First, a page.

New Eurostar Sculptural Logo

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Eurostar, the high speed train service that runs between London and greater Europe, is getting an ambitious new logo and identity system courtesy of London-based SomeOne.



At the core of the Eurostar rebrand is a three dimensional logo based on an actual sculpture originally designed in CAD program Maya, then built as a physical 3 meter prototype.


Custom pictograms were developed to help guide international passengers on the service.


A custom typeface was created to complement the visual identity.


The Verdict

As a 3D sculpture there is no doubt that logo looks very impressive. I’m just not sure that it works well in applied to a flat surface. While I think the logo stops short of being tacky, the 3D effects are certainly something I am uncomfortable with.

With that said however, with many identity systems, sometimes you need to see them up-close and personal to gain a full appreciation. While it may seem like a bit of a cop-out, I have a feeling this could be one of those cases.

SomeOne, led by its co-founder Simon Manchip, are intent on pushing the boundaries of visual identity design through rebranding projects like this one. At worst the new Eurostar identity is bold and ambitious, and that is something I can’t help but admire.

More here:

Eurostar – Identity Designed

Eurostar’s sculptural new identity – Creative Review

Eurostar’s Swoopy, 3-D Logo Reflects Big Ambitions – Fast Co Design

  • Anonymous

    Ummm…this looks like a logo they would have had in the late-80s/early-90s. WHAT is up with the faux three-dimensional nonsense? Oh yeah, they’re “pushing the boundaries of visual identities” alright — right back to the past when we were all still pondering what in fact this newfangled entity was called ‘Internet’. FAIL. Make like the Gap and go back Jack!

    • I agree that this rebrand is not for everyone. I’m still not sure about it myself.

      What I do respect however is that amount of work that SomeOne puts into the creative process and development of such identities. When was the last time you heard of a design studio prototyping a 3 meter sculpture to present to a client?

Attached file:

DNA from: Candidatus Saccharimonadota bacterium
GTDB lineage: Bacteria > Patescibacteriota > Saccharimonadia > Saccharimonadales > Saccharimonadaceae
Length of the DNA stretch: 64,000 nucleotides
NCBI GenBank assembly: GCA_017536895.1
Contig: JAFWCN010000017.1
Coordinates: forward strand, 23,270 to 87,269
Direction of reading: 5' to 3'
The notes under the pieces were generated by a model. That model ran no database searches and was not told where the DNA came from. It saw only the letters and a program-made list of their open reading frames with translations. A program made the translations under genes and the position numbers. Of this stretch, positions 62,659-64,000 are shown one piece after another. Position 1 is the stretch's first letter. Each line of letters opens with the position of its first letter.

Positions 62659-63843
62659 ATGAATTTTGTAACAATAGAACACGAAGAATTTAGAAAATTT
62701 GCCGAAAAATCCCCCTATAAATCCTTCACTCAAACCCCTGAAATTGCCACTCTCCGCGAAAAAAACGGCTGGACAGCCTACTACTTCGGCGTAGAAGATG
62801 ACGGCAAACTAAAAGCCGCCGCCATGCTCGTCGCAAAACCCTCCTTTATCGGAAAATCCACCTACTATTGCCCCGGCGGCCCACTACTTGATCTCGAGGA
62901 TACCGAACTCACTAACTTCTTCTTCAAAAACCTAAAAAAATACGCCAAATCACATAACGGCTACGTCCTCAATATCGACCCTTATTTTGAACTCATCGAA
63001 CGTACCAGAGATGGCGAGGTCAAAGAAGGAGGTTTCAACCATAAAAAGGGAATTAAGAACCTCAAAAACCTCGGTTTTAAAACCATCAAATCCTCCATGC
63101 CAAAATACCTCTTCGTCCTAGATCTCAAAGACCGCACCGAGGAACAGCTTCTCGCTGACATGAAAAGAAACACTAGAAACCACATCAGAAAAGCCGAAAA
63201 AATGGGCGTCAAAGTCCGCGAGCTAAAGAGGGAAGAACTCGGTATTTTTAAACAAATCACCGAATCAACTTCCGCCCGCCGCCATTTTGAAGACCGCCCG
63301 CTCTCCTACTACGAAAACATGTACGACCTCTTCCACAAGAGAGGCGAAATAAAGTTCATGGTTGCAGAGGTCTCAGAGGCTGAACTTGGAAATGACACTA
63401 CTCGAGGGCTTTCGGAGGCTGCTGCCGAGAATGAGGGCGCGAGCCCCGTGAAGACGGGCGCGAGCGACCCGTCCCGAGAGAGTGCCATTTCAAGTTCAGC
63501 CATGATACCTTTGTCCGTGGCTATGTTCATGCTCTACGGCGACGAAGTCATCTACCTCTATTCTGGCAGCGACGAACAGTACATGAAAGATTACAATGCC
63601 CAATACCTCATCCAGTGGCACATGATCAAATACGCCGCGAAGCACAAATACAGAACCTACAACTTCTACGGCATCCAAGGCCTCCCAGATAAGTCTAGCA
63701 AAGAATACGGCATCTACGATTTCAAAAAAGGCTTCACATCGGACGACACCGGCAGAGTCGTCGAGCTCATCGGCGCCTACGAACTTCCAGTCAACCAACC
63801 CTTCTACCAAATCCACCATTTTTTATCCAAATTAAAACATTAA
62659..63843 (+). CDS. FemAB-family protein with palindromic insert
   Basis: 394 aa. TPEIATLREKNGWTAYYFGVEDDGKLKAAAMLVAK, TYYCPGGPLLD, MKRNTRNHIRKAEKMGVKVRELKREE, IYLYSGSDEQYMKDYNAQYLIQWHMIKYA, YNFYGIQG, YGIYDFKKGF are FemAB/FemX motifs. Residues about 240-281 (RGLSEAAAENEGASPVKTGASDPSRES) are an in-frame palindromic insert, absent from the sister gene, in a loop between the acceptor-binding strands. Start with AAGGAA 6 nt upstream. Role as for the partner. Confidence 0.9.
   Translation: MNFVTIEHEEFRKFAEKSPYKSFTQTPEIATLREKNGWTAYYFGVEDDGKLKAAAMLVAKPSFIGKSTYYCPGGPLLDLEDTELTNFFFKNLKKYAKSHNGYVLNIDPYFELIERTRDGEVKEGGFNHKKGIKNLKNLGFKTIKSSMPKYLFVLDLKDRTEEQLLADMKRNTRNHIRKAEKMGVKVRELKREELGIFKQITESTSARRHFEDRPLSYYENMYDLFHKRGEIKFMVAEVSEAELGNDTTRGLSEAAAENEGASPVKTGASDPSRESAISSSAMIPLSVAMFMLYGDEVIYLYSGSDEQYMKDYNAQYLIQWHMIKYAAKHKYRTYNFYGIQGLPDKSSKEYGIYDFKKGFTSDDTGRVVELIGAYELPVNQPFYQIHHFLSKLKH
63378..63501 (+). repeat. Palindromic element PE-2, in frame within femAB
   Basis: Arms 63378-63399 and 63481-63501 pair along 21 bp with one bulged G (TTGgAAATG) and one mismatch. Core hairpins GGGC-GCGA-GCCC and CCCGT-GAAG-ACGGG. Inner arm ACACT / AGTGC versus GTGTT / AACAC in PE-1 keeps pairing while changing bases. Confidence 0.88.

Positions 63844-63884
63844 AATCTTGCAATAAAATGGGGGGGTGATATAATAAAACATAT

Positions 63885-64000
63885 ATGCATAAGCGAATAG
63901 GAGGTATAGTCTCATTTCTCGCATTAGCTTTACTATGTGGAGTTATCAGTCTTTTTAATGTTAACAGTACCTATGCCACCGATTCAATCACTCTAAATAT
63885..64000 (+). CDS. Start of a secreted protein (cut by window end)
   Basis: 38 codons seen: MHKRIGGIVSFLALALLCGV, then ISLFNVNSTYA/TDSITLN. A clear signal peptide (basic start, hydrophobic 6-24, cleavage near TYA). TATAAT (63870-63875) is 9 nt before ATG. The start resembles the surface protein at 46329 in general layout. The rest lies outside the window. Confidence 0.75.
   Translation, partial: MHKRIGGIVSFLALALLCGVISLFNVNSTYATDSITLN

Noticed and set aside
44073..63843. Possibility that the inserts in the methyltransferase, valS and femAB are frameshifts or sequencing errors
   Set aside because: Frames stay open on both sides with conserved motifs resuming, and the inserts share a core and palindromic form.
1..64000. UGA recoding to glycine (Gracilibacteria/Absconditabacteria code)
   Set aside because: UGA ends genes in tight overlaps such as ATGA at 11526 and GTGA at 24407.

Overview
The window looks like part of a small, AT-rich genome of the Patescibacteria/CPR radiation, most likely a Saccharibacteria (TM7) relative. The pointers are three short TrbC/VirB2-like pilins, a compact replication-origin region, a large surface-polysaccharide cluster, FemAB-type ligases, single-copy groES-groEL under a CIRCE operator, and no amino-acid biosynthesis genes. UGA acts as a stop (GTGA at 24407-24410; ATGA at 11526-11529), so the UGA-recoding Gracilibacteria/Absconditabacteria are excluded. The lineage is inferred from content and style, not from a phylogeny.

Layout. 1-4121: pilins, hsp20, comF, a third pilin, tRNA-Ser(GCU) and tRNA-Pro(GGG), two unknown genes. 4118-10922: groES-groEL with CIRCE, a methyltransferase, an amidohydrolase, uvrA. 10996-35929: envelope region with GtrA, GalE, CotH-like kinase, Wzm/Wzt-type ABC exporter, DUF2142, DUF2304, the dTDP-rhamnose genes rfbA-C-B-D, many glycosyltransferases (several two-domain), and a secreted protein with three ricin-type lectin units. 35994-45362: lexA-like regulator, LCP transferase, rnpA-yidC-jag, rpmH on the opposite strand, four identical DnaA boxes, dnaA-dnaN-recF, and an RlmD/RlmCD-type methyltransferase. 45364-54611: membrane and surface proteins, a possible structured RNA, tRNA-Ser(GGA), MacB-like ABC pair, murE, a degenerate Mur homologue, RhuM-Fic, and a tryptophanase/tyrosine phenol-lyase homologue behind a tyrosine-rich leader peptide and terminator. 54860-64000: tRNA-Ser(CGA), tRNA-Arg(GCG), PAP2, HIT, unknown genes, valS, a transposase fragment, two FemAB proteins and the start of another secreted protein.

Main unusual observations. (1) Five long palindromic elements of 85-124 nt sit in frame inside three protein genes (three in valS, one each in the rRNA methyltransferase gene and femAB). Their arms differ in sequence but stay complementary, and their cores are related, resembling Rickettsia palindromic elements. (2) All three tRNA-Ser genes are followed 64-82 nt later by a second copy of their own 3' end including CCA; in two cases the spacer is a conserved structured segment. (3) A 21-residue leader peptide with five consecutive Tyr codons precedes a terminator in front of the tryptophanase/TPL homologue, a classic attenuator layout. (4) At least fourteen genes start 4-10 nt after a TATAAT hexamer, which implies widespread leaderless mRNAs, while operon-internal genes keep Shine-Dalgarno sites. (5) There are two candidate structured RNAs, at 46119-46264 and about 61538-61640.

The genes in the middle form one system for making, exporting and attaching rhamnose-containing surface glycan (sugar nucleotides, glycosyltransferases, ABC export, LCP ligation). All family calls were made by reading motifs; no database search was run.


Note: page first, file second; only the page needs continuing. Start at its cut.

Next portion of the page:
Whether or not this project is hit or miss, you can’t help but to admire their ambition.

  • I am very interested to see how it will play out in the print collateral as well. I have to agree with you in the fact that I am not sure I could push the boundary that far I do admire them doing so.

    • I am looking forward to the print collateral as well Bill. SomeOne gets +1 for sheer balls in my book.

      • it will be interesting either way right 🙂 disaster or major win…

  • The initial response I had upon first seeing this was, it’s a big and bold logo for an email marketing company. I would imagine though if you’ve come to know eurostar as a european train traveler it’s more engaging especially since they have maintained the essential letterform of the “e” from the old mark. You have to admit it does flow and it looks fast and perhaps that’s the point. Is it iconic, too soon to tell. Here are a few more train marks from America and the old eurostar. You can tell I’m not too busy this afternoon.

    • Thanks for putting that together Gerry. My first impression is that those static logos look so boring compared to Eurostar’s new identity. I think it is important to view the new logo in the context of the overall brand identity system and not just as a static mark. That where I think it succeeds.

      However, I will reserve my final judgment until I see the new identity system in person.

  • Green signalling an occupied lavatory? For real?

  • Pingback: Eurostar rebrands – suppose I’ll get used to it | Forex()

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